Every piece has been vetted for authenticity and knows you may find the special ‘statement’ piece you have been wanting for ages.
Good design in any era is important and for this fair there are pieces from 50 years or more years ago in Australia on offer. They are valued for their quality, craftsmanship and fine aesthetics in the world of antiques and art.
Since Horry’s time collecting antiques and art has offered something for everyone. Today it is a pleasure indulged in by a great many people from many different walks of life. For those new to the world of antiques and art prior to purchase its good to know that design, provenance, condition, repairs, fakes, marriages, attribution and quality of both materials and workmanship and other considerations do matter, and we have produced a document about antique collecting you can download free.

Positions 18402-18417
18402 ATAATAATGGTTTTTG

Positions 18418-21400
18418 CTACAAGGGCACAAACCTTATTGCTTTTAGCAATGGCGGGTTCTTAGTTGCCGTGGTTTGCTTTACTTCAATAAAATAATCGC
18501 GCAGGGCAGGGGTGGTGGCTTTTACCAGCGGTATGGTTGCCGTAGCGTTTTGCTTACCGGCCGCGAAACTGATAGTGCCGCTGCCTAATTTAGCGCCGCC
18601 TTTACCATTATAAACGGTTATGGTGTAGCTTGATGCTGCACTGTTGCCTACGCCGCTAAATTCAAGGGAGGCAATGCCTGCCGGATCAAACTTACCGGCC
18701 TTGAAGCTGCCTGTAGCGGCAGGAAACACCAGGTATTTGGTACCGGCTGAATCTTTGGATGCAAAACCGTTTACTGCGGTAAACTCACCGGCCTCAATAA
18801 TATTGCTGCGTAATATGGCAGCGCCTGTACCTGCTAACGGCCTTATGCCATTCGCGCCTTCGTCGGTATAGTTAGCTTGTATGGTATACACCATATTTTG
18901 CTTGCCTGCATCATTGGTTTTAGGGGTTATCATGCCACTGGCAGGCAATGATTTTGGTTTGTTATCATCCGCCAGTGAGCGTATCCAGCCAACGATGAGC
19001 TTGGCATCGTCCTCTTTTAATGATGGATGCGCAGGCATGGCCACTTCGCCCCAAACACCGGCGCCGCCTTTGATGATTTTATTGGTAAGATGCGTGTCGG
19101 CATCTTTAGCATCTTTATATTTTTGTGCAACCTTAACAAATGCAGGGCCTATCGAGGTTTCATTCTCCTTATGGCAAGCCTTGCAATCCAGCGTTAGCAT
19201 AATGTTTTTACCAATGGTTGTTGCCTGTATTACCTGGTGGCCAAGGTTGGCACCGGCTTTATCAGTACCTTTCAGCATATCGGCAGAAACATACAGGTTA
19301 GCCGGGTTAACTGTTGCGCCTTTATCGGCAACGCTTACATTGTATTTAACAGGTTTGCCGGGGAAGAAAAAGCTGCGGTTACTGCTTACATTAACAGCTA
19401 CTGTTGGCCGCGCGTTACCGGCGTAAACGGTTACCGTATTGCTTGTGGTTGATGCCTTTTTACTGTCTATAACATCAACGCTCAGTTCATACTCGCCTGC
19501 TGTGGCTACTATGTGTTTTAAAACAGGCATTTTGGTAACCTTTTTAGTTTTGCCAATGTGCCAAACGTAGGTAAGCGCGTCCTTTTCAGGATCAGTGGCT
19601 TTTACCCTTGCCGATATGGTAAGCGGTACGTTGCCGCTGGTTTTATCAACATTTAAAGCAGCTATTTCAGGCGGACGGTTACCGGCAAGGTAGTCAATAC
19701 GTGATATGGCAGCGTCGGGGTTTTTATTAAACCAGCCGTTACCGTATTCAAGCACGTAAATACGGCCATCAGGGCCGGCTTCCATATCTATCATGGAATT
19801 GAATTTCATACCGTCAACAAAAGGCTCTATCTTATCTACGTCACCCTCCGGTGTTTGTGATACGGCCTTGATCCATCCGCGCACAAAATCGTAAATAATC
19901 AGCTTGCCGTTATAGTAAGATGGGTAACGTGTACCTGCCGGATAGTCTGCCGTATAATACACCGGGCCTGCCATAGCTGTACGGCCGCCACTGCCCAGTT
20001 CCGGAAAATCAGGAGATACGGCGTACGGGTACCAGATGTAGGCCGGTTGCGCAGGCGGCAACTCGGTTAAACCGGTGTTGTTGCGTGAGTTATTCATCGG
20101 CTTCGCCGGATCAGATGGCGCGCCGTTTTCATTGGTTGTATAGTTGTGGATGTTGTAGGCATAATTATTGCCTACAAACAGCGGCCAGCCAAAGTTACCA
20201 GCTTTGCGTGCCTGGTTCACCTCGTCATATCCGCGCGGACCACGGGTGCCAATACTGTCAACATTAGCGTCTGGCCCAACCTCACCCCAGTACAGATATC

Vintage costume is part of the new philosophy of recycling as much as we can. This group of Lucite purses from makers such as Llewellyn, Stylecraft of Miami from the 1950s U.S.A and offered by Online Antiques work very well with their selection of 1950’s black strapless party dresses.
They illustrate that the 100 year rule people once thought set in stone is today no longer considered relevant.
Sir Arthur Streeton (1867-1943) one of Australia’s favourite painters working on canvas or with watercolours during the first half of the 20th century, recorded this superb view of Venice on a Bright Morning in 1908, available on the stand of Christopher Day Gallery, who offers both early and modern Australian and European paintings.
Signed on the left hand corner, like its counterparts it helps tell the story of how artisans were elevated away from being an aspect of the ‘artes liberales’ during the Renaissance golden age, because they received acknowledgment from their fellow citizens by symbolically signing their wares, an important measure of their success.